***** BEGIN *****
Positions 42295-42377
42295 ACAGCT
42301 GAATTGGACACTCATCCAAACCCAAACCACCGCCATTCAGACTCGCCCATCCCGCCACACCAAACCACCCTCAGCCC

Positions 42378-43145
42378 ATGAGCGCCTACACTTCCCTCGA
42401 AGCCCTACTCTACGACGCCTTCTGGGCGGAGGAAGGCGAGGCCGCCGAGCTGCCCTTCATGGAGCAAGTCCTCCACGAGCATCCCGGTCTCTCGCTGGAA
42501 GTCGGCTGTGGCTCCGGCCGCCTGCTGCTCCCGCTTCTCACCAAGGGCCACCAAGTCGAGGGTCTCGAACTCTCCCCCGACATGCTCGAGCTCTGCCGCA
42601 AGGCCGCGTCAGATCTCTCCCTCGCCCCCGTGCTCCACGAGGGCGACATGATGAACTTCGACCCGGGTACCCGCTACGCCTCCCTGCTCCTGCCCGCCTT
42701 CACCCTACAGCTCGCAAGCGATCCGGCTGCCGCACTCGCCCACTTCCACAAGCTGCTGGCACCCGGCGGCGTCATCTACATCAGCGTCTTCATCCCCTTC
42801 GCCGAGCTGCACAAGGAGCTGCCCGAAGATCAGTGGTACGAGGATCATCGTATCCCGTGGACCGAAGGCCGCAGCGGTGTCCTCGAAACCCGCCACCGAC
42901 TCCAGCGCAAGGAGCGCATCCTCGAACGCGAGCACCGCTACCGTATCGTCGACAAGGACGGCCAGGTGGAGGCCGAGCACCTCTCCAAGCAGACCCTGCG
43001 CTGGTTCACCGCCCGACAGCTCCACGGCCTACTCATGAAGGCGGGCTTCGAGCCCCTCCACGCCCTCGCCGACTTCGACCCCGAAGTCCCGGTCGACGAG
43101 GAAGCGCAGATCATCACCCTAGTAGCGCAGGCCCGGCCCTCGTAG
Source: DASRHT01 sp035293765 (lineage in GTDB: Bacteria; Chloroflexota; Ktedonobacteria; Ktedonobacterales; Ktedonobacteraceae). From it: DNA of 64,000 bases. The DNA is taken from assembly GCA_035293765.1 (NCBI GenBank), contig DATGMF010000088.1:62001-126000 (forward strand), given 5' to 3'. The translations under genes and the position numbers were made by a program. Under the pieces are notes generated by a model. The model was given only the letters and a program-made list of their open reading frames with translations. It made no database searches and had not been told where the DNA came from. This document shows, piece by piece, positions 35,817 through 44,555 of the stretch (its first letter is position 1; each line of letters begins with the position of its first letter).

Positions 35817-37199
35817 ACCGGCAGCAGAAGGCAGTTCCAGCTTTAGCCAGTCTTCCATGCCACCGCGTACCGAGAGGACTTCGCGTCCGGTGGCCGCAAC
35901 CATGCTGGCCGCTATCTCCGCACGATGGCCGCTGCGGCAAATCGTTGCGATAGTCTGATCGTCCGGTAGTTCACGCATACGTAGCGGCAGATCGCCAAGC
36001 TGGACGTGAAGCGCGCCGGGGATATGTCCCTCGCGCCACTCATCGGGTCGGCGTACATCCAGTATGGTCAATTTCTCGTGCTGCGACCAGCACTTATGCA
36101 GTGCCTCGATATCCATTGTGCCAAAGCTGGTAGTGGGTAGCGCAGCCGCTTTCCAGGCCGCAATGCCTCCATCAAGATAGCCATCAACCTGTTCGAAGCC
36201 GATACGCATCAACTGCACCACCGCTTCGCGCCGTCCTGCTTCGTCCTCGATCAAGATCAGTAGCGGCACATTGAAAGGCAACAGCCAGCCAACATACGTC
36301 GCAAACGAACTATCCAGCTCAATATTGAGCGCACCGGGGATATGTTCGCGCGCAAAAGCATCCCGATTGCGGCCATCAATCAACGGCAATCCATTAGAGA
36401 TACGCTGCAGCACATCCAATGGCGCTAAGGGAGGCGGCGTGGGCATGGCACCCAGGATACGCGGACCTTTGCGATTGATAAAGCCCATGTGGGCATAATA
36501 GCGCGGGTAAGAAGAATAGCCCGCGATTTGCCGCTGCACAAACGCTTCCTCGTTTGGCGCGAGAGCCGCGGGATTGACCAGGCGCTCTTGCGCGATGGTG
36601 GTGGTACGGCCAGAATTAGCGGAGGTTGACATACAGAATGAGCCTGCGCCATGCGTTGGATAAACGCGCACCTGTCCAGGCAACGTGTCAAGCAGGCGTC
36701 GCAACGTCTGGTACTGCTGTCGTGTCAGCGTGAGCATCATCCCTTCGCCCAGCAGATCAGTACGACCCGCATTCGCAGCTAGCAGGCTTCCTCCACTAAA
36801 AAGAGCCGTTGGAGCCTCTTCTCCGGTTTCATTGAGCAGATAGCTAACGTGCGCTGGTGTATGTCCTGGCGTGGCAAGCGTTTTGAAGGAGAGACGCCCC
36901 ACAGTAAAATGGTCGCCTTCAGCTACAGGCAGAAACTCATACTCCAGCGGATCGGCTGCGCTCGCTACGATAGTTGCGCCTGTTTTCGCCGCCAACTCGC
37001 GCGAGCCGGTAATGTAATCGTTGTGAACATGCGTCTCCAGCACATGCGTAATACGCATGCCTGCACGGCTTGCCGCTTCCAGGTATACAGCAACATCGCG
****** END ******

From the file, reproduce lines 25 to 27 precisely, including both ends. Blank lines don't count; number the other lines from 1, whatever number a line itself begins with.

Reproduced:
36701 GCAACGTCTGGTACTGCTGTCGTGTCAGCGTGAGCATCATCCCTTCGCCCAGCAGATCAGTACGACCCGCATTCGCAGCTAGCAGGCTTCCTCCACTAAA
36801 AAGAGCCGTTGGAGCCTCTTCTCCGGTTTCATTGAGCAGATAGCTAACGTGCGCTGGTGTATGTCCTGGCGTGGCAAGCGTTTTGAAGGAGAGACGCCCC
36901 ACAGTAAAATGGTCGCCTTCAGCTACAGGCAGAAACTCATACTCCAGCGGATCGGCTGCGCTCGCTACGATAGTTGCGCCTGTTTTCGCCGCCAACTCGC